I attribute it to the fact that for an ultrarelativistic charge the field is contracted and essentially there are only fields in the transverse direction and nothing longitudinally (wrt the charges ...
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0answers
10 views

Where does 1/Gamma characteristic angle come from in EM Radiation?

Very curious as to where this angle comes from? It describes the peak of radiation for almost all radiation regimes, but I am having a difficult time seeing where it comes from. Also, the physical ...
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0answers
22 views

How does displacement current come about? [duplicate]

I know that displacement current is due to time-varying electric field and its not an electric current. But then, is it charge that is actually being displaced?
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0answers
22 views

Why is radiation at the relativistic limit characterized by 1/gamma angle?

Trying to think of a reason as to why? Also, the factor that radiation is zero on axis? I haven't been able to resolve these two fundamental principles in my head :(
1
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1answer
24 views

Far Field Diffraction of EM waves: what does the zero frequency signify?

If you have a system of independently radiating electrons/point-charges, the far field distribution of the EM waves can be approximated by the fraunhoffer diffraction integral, or simply by the ...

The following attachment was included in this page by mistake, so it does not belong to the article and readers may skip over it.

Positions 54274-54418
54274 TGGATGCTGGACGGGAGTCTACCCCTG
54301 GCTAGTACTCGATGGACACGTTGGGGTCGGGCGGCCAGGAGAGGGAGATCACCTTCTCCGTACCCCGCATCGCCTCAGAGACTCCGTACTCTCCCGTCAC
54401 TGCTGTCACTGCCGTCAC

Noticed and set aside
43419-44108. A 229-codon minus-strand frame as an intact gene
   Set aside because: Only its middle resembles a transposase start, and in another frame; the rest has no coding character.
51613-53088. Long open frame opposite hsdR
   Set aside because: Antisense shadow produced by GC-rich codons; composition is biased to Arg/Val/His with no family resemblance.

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1answer
32 views

How is Transition Radiation different from EM waves crossing a boundary?

Just confused my self again :(. Transition radiation is the radiation produced when a charge crosses a boundary between two dielectric materials (http://en.wikipedia.org/wiki/Transition_radiation). As ...
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0answers
36 views

Quantum frequency vs classical frequency and Energy dependence

I recently realized what seems to be a contradiction in what is called "frequency" for light, and would enjoy some clarification of some more educated mind on the matter, thanking you in advance for ...
4
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1answer
121 views

Soft Bremsstrahlung: why $\hat{k}\cdot\mathbf{v}= \mathbf{v}'\cdot\mathbf{v}$?

On page 181 in Peskin & Schroeder they say that we consider the integral (intensity) $$\tag{1}\mathcal{I}(\mathbf{v},\mathbf{v}') = ...
3
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1answer
42 views

Time reversal invariance and boundary conditions in electrodynamics

This is really several related questions... The equations of classical electrodynamics are time-reversal invariant. However, when we solve the equations for a particular system of charges it is ...